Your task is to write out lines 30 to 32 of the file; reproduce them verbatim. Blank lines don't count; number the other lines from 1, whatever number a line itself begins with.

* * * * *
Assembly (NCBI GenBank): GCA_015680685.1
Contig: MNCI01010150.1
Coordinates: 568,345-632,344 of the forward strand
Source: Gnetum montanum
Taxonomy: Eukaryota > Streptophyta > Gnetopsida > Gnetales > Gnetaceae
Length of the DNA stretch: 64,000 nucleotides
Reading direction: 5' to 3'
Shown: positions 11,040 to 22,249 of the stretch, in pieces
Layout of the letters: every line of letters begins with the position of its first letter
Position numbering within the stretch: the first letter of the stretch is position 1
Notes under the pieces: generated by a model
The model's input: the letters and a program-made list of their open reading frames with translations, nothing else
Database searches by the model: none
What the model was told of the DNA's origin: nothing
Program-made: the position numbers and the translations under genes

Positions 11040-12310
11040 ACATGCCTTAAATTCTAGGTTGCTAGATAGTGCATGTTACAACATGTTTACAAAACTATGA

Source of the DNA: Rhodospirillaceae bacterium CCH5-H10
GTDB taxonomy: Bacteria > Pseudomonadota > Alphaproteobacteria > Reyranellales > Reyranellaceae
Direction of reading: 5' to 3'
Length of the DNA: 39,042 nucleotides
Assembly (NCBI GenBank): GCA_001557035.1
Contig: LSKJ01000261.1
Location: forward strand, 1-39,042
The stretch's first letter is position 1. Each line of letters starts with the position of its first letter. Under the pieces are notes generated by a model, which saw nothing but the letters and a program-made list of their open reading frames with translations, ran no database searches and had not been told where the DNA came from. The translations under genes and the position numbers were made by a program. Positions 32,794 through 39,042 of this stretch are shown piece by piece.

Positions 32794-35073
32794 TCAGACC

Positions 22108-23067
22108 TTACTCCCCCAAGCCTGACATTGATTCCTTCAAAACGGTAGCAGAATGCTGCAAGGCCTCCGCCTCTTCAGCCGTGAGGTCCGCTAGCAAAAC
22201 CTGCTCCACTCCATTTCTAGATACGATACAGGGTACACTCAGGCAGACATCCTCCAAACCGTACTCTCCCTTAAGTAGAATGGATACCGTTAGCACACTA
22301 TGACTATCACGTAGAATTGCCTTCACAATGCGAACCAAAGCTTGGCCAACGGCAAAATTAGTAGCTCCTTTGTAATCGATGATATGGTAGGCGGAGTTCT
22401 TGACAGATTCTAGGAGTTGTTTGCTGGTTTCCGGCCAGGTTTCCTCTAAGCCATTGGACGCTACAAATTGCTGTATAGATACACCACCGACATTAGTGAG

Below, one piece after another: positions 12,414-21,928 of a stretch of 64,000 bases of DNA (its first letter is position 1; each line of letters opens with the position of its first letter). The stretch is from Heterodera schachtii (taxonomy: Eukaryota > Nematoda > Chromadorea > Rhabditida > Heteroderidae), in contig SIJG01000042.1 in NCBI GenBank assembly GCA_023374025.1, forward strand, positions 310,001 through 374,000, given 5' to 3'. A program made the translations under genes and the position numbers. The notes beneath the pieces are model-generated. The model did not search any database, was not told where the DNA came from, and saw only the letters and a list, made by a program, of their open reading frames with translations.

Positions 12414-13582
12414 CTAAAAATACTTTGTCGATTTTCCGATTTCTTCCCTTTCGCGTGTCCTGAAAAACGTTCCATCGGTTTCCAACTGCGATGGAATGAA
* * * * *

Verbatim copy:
22201 CTGCTCCACTCCATTTCTAGATACGATACAGGGTACACTCAGGCAGACATCCTCCAAACCGTACTCTCCCTTAAGTAGAATGGATACCGTTAGCACACTA
22301 TGACTATCACGTAGAATTGCCTTCACAATGCGAACCAAAGCTTGGCCAACGGCAAAATTAGTAGCTCCTTTGTAATCGATGATATGGTAGGCGGAGTTCT
22401 TGACAGATTCTAGGAGTTGTTTGCTGGTTTCCGGCCAGGTTTCCTCTAAGCCATTGGACGCTACAAATTGCTGTATAGATACACCACCGACATTAGTGAG